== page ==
Alex and I are off to Mexico today! We have a few different locations planned to stay– hotels mostly and then making a stop at an art residence in the jungle side of Tulum. I feel bad leaving Marlowe– the poor girl dreams and asks to visit Mexico so often! She says, “it would be so wonderful to live in Mexico, we could eat tacos everyday” and she would— she really would eat tacos everyday. We promise her over and over again, we will soon. We tell her the three of us will fly there, rent a car and drive everywhere— to the towns, the cities, the mayan temples and more. And we will eat tacos everyday— one day. One day soon. But today– on this trip— it’s me and Alex. It’s one of the few places that we always want to re-visit. We assume the only places we’ll revisit are the ones where our family live. But in mexico, we have no family. It just has a special place in our hearts. I joke (though deep down I might be serious) that we might actually have to move there and eat tacos everyday depending on how this election goes. My dad asked “but when are you going? When will you be back? I heard there might be a wall going up.” He’s got jokes for sure. But anyway, I don’t want this post to focus on the elections or my fear of next year— for now, I’m excited to revisit mexico, with Alex.
These photos are from a post I wrote 3 years ago. (From our honeymoon). Blurry photos from a disposable camera I brought. A post that sat in my draft box this entire time– something I could never bring myself to delete. And with these photos— a half written story. Part of me wonders if I should finish it— but I sort of like it how it is. Unfinished. Unedited.
Anyway, we’re off for the week! The blog will be up and running like normal! I have a bunch diys and a good amount of FOOD posts scheduled! And I’ll be on instagram too, I’m sure!
I hope you guys have a wonderful week! A three year old story below, if you care to read 🙂
oh, ps. Before you read the story— I have two goals for myself this trip. Both involving water. 1. I’d like to get myself to go in the ocean— maybe not for long, but enough to submerge myself underneath. 2. I’d like to get myself to go in a cenote. This might not be as easy, depending on our schedule, but if time allows, I want to make this happen too.
Did I ever tell you I’m scared of the ocean? Like, I won’t go more than shin deep? Well, did I also tell you (I’m pretty sure I did), my major in college was Marine Affairs. I was accepted as a Marine Biology student and made a quick switch when I saw the price difference in majors. It was probably a good move, since I’m not sure how realistic it would be to be a marine biologist that is petrified of the ocean. I mean, either way, I’m not exactly doing anything with my Marine Affairs education either, but you get it. Oh wait, you’ve never heard of Marine Affairs? Most people haven’t. I like to describe it as “boat, port, fishing laws, and stuff”– the important part being “and stuff” (of course). The only courses I really enjoyed (relating to the major) were my sustainability and environmental classes. I can spit out a bit of information from the farming and agriculture class or the landscape architecture class I took, but besides that, the only information that really stuck with me was about protecting the earth. I mean, it makes sense since it’s the information that can be most applied to my daily life.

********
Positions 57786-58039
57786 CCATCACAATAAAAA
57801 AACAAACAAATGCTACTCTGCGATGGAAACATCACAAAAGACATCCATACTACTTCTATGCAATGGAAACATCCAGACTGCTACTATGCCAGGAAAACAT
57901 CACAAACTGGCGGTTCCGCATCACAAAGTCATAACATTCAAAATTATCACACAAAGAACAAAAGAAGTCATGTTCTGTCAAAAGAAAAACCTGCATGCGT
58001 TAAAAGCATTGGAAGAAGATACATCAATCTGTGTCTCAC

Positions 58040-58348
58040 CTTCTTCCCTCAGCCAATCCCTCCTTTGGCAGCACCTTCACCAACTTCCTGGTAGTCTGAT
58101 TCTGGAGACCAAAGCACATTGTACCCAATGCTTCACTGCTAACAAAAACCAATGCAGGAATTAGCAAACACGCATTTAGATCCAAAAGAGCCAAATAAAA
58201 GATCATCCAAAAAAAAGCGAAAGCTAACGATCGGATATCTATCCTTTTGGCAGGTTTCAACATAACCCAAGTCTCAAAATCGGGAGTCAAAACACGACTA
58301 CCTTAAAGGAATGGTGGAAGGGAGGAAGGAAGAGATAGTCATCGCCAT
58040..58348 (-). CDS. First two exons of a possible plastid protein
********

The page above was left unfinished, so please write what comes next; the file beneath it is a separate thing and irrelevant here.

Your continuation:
Only a few kilometers south from our jungle house was the entrance to the Sian Ka’an Biosphere Reserve. I learned a lot about this place in college. I remember learning about mangroves, estuaries, clams, and coral reefs… and shortly after, I never thought about this place or it’s interiors and surroundings again. One partially sunny morning, we thought it would be nice to get an early start to check out the biosphere, take a tour, walk around, lay on the beach, and head back for an afternoon lunch. We made our way in through the Biosphere gate (this makes it sound like an enclosed space, like in Biodome– the movie, but it’s not. There’s a gate to track who goes in and who goes out), stopped at the entrance check point, put down our information, and in a terrible broken spanglish, tried to tell the man we were going to the tower. The question for the next few hours that we continued to ask ourselves was “what tower?” Our quick day trip turned out to be an all day excursion on a non paved, very… umm… interesting road. No, not road…. hardly a road, it was a path. We were warned by the man in the front, the roads were very washed and very dangerous and to take it slow. Well, we didn’t have any option but to take it slow. The non paved road— the ONLY road was not really designed for smaller cars to travel on— but we moved on anyway. We didn’t know where the “tower” we were supposed to be looking for was. We didn’t know how long the road was or exactly what was on the end, but we figured, we might as well keep going. Whats the point of traveling so far just to turn around and see nothing? We drove between jungle, past hidden Mayan ruins, over bumps and bumps, passing by puddles, practically small lakes really, filled with water— but how deep was the water? Well we didn’t know. And the trucks kept passing us by. One way in one way out. A whole excursion of trucks followed for a while until we waved them on to pass. Each time we questioned if we should turn around, another sign was put in front of us (literally and figuratively) that we should keep going. A bridge, a peek out onto the water, a biosphere sign or a mile marker telling us how many more miles to Punta Allen. I made up stories aloud and and in my head of what we could find at this town. The perfect village of restaurants and docks, mostly locals and a few boats bringing in far away travels to one of the most secluded and hard to reach places on earth— a place we would fall in love with and want to move to forever. Once the jungle road opened up into a view of blue and white— ocean to the left and bay to the right, I knew I wanted to keep moving forward.